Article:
Muckspreader 29 August 02
Private Eye
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At a time when our dairy farmers are going out of business at a rate of hundreds a month, it might have seemed good journalistic sense for Channel Four to produce a 75-minute documentary on this crisis called Milk Wars.  But apart from the fact that they chose to put it out at 6.30 pm on a hot Saturday evening in August, it turned out to be no more than yet another illustration of why our media are wholly incapable of understanding the disaster engulfing Britain's countryside. The film turned out to be a fly-on-the-wall documentary about how, two years ago, dairy farmer David Handley led his 'Farmers for Action' guerrilla campaign against the supermarkets which eventually blossomed into the fuel blockades of September 2000 (the subject of a second film shown a week later). We were treated to endless voyeuristic shots of Handley shouting down telephones or addressing unhappy knots of his fellow farmers in the middle of the night as they blockaded supermarket depots. The film turned the farmers' campaign into soap opera, complete with an intimate view of the strain on Handley's marriage as his poor wife grappled with mounting bills and ever fiercer letters from the bank.
         This might have passed for rather sadistic entertainment. But not once did the film stop to ask why it was all happening. Why were Britain's dairy farmers getting only 14p a litre for their milk, less than the cost of production? It was all very well for Handley himself to carry on as if those greedy supermarkets were the only villains of the piece, grinding British farmers into the ground to maximise their own profits. But why were the supermarkets able to buy milk so much more cheaply elsewhere? Any idea that the role of journalism might be to ask such basic questions didn't even arise.
Had the film-makers shown an ounce of curiosity it might not have taken them more than15 seconds to discover that the chief reason why the price British farmers receive for their milk is so low is that the supermarkets can buy milk at giveaway prices from Ireland and the continent. Which immediately raises the next question: why, if the Irish and French farmers operate under the same common agricultural policy as their British competitors, can they apparently produce their milk so much more cheaply, even though on average British dairy herds are 30 percent more productive than those elsewhere in the European Union?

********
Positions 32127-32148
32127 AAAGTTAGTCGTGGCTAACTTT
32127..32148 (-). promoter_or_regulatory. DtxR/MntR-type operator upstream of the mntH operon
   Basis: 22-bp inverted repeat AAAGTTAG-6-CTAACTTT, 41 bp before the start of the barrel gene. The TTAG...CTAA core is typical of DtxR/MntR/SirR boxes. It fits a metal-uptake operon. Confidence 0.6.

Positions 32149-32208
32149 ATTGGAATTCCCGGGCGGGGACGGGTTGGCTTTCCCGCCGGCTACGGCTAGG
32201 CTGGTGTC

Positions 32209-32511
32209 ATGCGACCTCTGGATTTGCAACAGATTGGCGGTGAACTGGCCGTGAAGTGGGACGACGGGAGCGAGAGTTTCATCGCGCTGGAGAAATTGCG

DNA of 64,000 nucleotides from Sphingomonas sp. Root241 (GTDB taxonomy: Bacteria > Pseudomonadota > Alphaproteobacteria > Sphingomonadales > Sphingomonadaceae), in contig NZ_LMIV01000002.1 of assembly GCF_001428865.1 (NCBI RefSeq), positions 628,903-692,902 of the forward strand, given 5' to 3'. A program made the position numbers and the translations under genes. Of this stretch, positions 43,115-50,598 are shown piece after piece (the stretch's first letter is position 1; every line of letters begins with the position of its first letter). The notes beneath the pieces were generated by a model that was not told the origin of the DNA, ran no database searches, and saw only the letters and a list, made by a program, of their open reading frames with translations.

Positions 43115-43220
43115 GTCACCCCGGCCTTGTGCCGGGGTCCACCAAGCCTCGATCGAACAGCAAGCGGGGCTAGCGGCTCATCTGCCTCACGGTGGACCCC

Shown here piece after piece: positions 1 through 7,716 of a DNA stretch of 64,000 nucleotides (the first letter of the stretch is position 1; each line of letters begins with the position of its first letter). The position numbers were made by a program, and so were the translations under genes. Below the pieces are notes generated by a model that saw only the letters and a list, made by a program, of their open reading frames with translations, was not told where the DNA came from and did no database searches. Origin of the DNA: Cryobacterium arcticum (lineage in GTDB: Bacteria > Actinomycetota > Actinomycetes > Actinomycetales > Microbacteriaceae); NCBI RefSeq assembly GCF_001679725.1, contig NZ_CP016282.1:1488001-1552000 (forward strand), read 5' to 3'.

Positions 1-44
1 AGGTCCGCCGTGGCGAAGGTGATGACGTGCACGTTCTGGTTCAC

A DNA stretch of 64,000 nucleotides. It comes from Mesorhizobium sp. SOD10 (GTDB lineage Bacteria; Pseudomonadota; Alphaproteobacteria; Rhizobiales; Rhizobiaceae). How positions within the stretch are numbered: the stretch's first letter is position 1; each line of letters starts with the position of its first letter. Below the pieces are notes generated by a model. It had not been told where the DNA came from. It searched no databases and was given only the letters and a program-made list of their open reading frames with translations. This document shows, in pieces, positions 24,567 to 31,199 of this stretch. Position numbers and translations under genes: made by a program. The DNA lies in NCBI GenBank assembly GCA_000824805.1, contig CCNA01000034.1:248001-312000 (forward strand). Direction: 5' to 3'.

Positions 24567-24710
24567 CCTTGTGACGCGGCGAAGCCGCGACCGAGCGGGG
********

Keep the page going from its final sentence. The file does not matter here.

There is no great secret about the answer to this question.  Firstly, as this column last reported back in April, it is because the EU-wide milk price is set in euros. The devaluation of the euro has thus in the past three years given the euroland farmers a hefty price advantage. Secondly, thanks to the Brussels milk quota system, the continental and Irish farmers have huge surpluses which they can afford to offload into Britain at knockdown prices. Thirdly, the Irish, French, German and Belgian farmers have governments which do everything they can to assist them, while our government does the opposite. Our competitors make full use of the Brussels intervention system which guarantees farmers a minimum price for their milk, while British ministers refuse to sign up for intervention because they are quite happy to see our smaller dairy farmers go to the wall. None of this is any mystery, except to our television film-makers, the farmers themselves and of course their supposed 'leaders' in the NFU. But as usual, it seems, the truth is too boring to be worth reporting. Much better stick to soap opera.